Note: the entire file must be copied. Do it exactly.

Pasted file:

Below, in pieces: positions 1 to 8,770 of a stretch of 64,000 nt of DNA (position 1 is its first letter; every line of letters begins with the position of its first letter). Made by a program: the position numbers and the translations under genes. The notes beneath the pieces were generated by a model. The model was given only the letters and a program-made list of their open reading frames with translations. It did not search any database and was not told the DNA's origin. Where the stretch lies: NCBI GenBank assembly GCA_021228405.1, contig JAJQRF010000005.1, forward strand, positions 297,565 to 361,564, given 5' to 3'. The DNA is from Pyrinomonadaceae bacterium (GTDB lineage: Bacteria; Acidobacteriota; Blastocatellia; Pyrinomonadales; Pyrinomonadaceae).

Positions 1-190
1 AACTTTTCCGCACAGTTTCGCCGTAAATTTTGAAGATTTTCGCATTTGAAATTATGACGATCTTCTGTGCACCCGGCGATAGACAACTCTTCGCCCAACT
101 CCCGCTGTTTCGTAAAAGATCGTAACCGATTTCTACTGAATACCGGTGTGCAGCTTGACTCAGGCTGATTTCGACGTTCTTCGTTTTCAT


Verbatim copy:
Below, in pieces: positions 1 to 8,770 of a stretch of 64,000 nt of DNA (position 1 is its first letter; every line of letters begins with the position of its first letter). Made by a program: the position numbers and the translations under genes. The notes beneath the pieces were generated by a model. The model was given only the letters and a program-made list of their open reading frames with translations. It did not search any database and was not told the DNA's origin. Where the stretch lies: NCBI GenBank assembly GCA_021228405.1, contig JAJQRF010000005.1, forward strand, positions 297,565 to 361,564, given 5' to 3'. The DNA is from Pyrinomonadaceae bacterium (GTDB lineage: Bacteria; Acidobacteriota; Blastocatellia; Pyrinomonadales; Pyrinomonadaceae).

Positions 1-190
1 AACTTTTCCGCACAGTTTCGCCGTAAATTTTGAAGATTTTCGCATTTGAAATTATGACGATCTTCTGTGCACCCGGCGATAGACAACTCTTCGCCCAACT
101 CCCGCTGTTTCGTAAAAGATCGTAACCGATTTCTACTGAATACCGGTGTGCAGCTTGACTCAGGCTGATTTCGACGTTCTTCGTTTTCAT